Skip to main content

John Arden (1930 - 2012)

The playwright and novelist, John Arden, has died, age 81. He was a great writer, and long-time friend and supporter of the work of the Russell Foundation. In recent years, he campaigned against the use of Shannon Airport in the West of Ireland as a transit for US military heading to Afghanistan, Iraq and other theatres of war, contrary to the requirements of Ireland's international status as a neutral country. These campaigns also highlighted the use of Shannon for secret "rendition" of prisoners in the so-called "war on terror", who might be tortured on arrival at their destination, as revealed by the Council of Europe.

In 2009, John Arden produced a glorious collection of stories entitled Gallows and Other Tales of Suspicion and Obession, which mingles black comedy with melodrama to probe the underside of Irish and English history from the 17th century to the 21st.

He is the author of a variety of plays, including All Fall Down, which appeared in 1955, Serjeant Musgrave's Dance (1959), Live Like Pigs, and The Non-Stop Connolly Show, co-authored and co-produced in 1975 with Margaretta D'Arcy. The Business Of Good Government (1960) was their first collaboration.

Silence Among the Weapons, his first novel, was short-listed for the Booker Prize. Cogs Tyrannic, a collection of short stories, received the PEN Short Story Prize and his story, 'Breach of Trust', from the 2003 collection, The Stealing Steps, took the V.S.Pritchett Memorial Prize. Books of Bale, a fiction of history, appeared in 1988. He has also written drama for children, radio plays and work for television, including, with Margaretta D'Arcy in 1973, the documentary Sean O'Casey: Portrait of a Rebel.

In order to make Gallows readily available to John Arden’s many admirers in Britain, Spokesman ordered stock from the Irish publishers (Original Writing) for sale through its website.



Michael Coveney has written an obituary for him in the Guardian.

Comments

Popular posts from this blog

Jeremy Corbyn: Internationalist at Work

Another featured article from the latest issue of The Spokesman comes from the 2011 edition of J. A. Hobson's Imperialism. Jeremy Corbyn penned the book's foreword, which we reprint here under the title 'Internationalist at Work'.
As a separate point of interest, we also include this comparative image of the logo of publication The Week, circa 1960s, and Corbyn's recent campaign logo. Cut from the same cloth?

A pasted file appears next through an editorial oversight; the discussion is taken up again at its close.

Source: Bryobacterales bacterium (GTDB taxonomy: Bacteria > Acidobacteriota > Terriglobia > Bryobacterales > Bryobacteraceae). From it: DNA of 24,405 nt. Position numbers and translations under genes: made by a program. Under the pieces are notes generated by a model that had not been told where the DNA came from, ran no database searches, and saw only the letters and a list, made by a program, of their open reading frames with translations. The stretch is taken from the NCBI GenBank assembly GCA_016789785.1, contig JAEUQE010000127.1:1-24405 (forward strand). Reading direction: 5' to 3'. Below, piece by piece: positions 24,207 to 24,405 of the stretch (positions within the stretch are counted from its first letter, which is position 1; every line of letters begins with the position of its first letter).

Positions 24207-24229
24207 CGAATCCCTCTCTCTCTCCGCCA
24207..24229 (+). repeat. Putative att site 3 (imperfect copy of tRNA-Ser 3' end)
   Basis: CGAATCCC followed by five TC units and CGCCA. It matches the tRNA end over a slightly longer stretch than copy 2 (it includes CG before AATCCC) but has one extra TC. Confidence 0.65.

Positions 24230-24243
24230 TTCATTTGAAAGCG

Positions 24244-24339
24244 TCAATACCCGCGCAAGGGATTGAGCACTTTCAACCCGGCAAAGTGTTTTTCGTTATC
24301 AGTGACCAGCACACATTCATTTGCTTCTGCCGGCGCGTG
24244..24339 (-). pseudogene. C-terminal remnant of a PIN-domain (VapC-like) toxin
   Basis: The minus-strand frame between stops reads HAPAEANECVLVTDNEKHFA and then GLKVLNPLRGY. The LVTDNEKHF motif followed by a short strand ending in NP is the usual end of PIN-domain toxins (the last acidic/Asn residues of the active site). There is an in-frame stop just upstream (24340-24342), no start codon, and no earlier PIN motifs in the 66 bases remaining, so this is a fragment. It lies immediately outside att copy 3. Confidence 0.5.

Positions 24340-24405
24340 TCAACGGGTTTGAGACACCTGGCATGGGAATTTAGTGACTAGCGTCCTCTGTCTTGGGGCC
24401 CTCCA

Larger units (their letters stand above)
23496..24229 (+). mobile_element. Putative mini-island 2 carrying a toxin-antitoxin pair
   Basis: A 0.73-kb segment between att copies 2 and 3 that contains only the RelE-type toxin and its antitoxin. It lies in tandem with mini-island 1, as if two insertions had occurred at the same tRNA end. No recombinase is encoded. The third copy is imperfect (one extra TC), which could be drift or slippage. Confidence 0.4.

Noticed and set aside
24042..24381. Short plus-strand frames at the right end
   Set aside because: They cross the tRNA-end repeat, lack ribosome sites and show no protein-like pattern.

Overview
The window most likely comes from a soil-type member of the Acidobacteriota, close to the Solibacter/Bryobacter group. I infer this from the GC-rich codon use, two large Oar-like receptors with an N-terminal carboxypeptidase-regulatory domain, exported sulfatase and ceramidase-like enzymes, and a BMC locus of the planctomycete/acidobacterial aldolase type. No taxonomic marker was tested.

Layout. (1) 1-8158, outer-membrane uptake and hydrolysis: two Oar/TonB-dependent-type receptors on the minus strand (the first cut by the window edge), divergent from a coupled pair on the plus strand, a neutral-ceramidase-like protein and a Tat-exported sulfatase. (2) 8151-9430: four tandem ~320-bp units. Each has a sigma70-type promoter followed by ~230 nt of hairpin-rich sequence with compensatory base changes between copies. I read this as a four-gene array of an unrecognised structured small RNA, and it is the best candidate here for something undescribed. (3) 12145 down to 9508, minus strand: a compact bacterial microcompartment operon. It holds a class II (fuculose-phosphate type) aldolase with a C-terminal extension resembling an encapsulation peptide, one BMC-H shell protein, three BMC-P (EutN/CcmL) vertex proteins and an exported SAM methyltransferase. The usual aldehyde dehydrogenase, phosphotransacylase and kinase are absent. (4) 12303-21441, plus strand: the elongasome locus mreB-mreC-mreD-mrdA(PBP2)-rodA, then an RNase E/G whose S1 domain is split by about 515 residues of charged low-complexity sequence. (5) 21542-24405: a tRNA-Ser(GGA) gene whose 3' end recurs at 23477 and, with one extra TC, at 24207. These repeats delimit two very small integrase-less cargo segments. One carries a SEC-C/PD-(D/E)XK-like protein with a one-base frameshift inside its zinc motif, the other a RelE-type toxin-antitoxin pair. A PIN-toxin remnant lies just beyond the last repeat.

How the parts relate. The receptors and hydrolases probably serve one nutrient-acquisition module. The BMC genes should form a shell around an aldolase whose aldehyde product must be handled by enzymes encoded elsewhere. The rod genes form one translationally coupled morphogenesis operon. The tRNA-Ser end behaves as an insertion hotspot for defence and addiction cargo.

Internationalist at Work
J. A. Hobson wrote his great tome at a different age. His thoughts were dominated by the zenith of the British Empire and the Boer War. The outcome of the war demonstrated Britain’s then ability in sustaining global reach, since Elizabethan times, but also its extreme vulnerability. At home the poor physique of working class soldiers led to Haldane’s investigation into working class health and living conditions. The difficulty in containing the rebellious Boers, and the huge opposition to the war, encouraged further doubts about the whol…

'Not as dumb as he looks' - Muhammad Ali on Bertrand Russell

In his autobiography The Greatest: My Own Story, Muhammad Ali recounts how Bertrand Russell got in contact with him, and their ensuing correspondence:


***
For days I was talking to people from a whole new world. People who were not even interested in sports, especially prizefighting. One in particular I will never forget: a remarkable man, seventy years older than me but with a fresh outlook which seemed fairer than that of any white man I had ever met in America.
My brother Rahaman had handed me the phone, saying, ‘Operator says a Mr. Bertrand Russell is calling Mr. Muhammad Ali.’ I took it and heard the crisp accent of an Englishman: ‘Is this Muhammad Ali?’ When I said it was, he asked if I had been quoted correctly.
I acknowledged that I had been, but wondered out loud, ‘Why does everyone want to know what I think about Viet Nam? I’m no politician, no leader. I’m just an athlete.’
‘Well,’ he said, ‘this is a war more barbaric than others, and because a mystique is built up around a cham…

Keywords: Art, Culture and Society in 1980s Britain

Tate Liverpool: Exhibition 28 February – 11 May 2014
Adult £8.80 (without donation £8) Concession £6.60 (without donation £6)
Help Tate by including the voluntary donation to enable Gift Aid

Keywords: Art, Culture and Society in 1980s Britain, is a new take on how the changes in the meaning of words reflect the cultural shifts in our society. This dynamic exhibition takes its name and focus from the seminal 1976 Raymond Williams book on the vocabulary of culture and society.
An academic and critic influenced by the New Left, Williams defined ‘Keywords’ as terms that repeatedly crop up in our discussion of culture and society. His book contains more than 130 short essays on words such as ‘violence’, ‘country’, ‘criticism’, ‘media’, ‘popular’ and ‘exploitation’ providing an account of the word’s current use, its origin and the range of meanings attached to it. Williams expressed the wish some other ‘form of presentation could be devised’ for his book, and this exhibition is one such int…